Of major importance at regional level is the Convention on the Protection of the Alps in force since 1995, which fosters sustainable development across the Alps, and whose Secretary General is Italy’s Marco Onida.

The EU has always been a leader in the sector of combating climate change. The 2007 Spring European Council established unilateral greenhouse gas reduction goals, regardless of whether an agreement is reached on the future of the Kyoto Protocol, of 20% within 2020, with a possible increase to 30% if an international agreement on emissions reductions is reached with the major emissions producers. The European Council finally approved an energy-environment package in December 2008.

Furthermore, upon the impetus of the Italian duty Presidency in 2003 the EU launched an initiative aimed at promoting integration of environment concerns among the External Relations by means of an informal network known as the “Green Diplomacy Network”, made up of diplomats responsible for environmental issues in European capitals.

The Network has concentrated on themes such as climate change, biodiversity, desertification and renewable energy, and organised initiatives in third countries promoting Europe’s negotiating position in the various international conferences. This could currently be defined as an example of “European diplomacy”.

The Italian foreign ministry participates with the Ministry of the Environment in defining the Italian negotiating position in environmental conferences, ensures coordination in preparatory meetings both at multilateral level and in bilateral meetings with other countries, and handles relations with the international organisations involved. Finally, it contributes, along with the other ministries concerned, to the absorption into Italian legislation of the regulations established at international level in conjunction with other States. The foreign ministry joins the Ministries of the Environment and of Economic Development in promoting the flexible mechanisms of the Kyoto Protocol and proposes skilled candidates for positions in international bodies concerned with the environment.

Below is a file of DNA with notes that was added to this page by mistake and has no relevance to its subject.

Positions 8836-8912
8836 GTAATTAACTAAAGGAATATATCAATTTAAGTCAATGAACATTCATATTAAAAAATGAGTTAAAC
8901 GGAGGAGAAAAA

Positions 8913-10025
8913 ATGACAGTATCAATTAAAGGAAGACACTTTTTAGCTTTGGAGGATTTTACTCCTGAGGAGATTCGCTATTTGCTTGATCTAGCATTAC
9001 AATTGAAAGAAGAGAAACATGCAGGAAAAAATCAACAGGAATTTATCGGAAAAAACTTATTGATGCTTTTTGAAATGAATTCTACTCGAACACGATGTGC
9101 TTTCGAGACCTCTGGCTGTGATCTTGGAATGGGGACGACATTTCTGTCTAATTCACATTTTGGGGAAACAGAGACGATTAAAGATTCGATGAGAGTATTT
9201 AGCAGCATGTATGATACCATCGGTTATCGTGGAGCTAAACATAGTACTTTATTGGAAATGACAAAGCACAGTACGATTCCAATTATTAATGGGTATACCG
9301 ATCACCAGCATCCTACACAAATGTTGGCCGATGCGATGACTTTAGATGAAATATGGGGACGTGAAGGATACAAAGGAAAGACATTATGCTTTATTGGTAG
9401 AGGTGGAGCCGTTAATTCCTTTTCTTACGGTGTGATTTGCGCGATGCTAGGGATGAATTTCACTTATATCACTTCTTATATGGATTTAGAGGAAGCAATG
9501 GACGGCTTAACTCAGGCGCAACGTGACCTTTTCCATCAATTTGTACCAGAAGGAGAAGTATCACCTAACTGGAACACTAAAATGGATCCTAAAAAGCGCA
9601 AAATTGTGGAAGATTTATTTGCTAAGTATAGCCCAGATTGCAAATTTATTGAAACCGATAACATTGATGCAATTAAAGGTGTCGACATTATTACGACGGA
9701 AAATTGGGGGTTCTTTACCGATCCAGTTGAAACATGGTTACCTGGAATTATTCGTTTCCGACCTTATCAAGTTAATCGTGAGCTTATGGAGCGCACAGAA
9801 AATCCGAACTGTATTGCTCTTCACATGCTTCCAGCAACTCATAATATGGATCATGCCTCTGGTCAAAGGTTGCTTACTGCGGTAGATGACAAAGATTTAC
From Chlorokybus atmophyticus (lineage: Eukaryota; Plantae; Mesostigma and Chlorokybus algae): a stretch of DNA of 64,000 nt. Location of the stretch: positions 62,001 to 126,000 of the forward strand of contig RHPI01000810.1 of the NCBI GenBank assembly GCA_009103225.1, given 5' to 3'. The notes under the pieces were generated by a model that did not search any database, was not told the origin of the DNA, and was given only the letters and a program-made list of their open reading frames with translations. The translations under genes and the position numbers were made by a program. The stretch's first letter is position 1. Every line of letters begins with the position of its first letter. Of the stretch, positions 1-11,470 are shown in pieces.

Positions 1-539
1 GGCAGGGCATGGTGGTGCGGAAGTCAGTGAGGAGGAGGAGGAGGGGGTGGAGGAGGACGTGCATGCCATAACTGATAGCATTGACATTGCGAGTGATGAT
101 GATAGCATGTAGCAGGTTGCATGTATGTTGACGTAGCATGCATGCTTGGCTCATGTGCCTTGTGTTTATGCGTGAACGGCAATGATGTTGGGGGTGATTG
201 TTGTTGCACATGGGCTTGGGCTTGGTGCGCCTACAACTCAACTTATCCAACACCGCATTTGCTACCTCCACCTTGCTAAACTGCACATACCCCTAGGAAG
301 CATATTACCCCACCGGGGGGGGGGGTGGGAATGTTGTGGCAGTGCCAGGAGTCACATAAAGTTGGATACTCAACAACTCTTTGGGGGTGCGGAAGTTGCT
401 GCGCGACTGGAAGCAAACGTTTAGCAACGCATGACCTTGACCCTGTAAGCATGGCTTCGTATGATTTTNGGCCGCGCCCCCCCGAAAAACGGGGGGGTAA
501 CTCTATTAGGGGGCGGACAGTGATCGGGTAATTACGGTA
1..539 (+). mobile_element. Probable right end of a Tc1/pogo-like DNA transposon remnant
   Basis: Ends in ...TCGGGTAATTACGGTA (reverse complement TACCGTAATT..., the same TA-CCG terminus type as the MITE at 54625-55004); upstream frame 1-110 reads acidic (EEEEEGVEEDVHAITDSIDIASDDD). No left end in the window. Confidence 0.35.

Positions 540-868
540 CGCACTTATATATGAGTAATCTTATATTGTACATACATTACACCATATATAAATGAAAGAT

Italy’s emissions reductions: not just an obligation

In order to satisfy the obligations undertaken by signing the Kyoto and its absorption into European legislation, over the 5-year period 2008-2012 Italy will have to acquire a noteworthy amount of carbon credits through CDM and JI mechanisms. Indeed, Italy will have to emit a total of 6.5% less CO2 as compared with 1990 levels.
This obligation could represent an opportunity to the “country system” as a whole. Beneficiaries would include those businesses operating in the sector of renewable energy sources and that have the technology and know-how to improve energy efficiency and the environmental impact of industry and transport.
CDM mechanisms offer the following advantages to industrialised countries and their industries:

  • exploration and expansion into the markets of emerging countries, entering into sectors such as clean energy, technological innovation, industrial upgrade and energy efficiency;
  • lowering of the secondary costs of emissions reductions;
  • increased profit on investments considering the income from the sale of the carbon credits generated;
  • highly improved corporate image as a result of the company’s environmental commitment.

Amendment of Legislative decree 216/06

The Ministry of Economic Development, Ministry of the Environment and the Ministry of Foreign Affairs have set up an institutional platform by which to facilitate and direct CDM/JI projects through legislative decree no. 51/2008, which amends DL 216/06, approved by the Council of Ministers on 27 February 2008, which enhances the use of flexibility mechanisms.